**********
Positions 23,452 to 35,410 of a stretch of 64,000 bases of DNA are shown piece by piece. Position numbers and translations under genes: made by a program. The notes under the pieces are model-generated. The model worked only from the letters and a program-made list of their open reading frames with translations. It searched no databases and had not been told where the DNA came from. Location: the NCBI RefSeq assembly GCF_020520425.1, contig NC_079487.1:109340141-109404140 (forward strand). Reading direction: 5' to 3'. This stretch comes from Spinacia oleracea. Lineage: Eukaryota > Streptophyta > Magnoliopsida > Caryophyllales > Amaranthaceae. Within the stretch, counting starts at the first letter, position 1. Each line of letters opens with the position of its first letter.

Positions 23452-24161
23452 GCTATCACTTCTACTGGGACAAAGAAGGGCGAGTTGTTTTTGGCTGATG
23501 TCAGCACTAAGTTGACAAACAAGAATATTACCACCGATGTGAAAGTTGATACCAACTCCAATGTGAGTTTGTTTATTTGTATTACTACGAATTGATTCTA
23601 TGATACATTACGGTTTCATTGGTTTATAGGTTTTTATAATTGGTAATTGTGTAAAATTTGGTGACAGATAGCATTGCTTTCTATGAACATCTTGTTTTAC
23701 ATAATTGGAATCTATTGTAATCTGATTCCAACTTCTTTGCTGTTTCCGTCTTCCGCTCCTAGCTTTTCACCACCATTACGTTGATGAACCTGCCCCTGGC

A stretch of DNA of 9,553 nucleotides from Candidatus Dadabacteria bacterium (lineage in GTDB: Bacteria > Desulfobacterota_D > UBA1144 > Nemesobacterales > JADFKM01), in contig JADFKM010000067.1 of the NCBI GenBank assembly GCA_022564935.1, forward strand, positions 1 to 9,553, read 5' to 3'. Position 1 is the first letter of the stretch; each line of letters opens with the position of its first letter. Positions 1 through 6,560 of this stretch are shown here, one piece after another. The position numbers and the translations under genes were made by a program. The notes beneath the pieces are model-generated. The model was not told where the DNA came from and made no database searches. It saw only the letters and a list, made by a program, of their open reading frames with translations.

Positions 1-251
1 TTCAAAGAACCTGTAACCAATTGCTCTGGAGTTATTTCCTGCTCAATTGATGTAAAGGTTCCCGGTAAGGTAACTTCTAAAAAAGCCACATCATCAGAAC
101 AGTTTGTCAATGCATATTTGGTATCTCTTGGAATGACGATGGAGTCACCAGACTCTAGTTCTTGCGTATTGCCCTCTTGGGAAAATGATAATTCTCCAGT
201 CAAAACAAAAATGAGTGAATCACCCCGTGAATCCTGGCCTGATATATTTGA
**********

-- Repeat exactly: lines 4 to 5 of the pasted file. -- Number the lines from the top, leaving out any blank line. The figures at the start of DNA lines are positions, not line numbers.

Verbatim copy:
23501 TCAGCACTAAGTTGACAAACAAGAATATTACCACCGATGTGAAAGTTGATACCAACTCCAATGTGAGTTTGTTTATTTGTATTACTACGAATTGATTCTA
23601 TGATACATTACGGTTTCATTGGTTTATAGGTTTTTATAATTGGTAATTGTGTAAAATTTGGTGACAGATAGCATTGCTTTCTATGAACATCTTGTTTTAC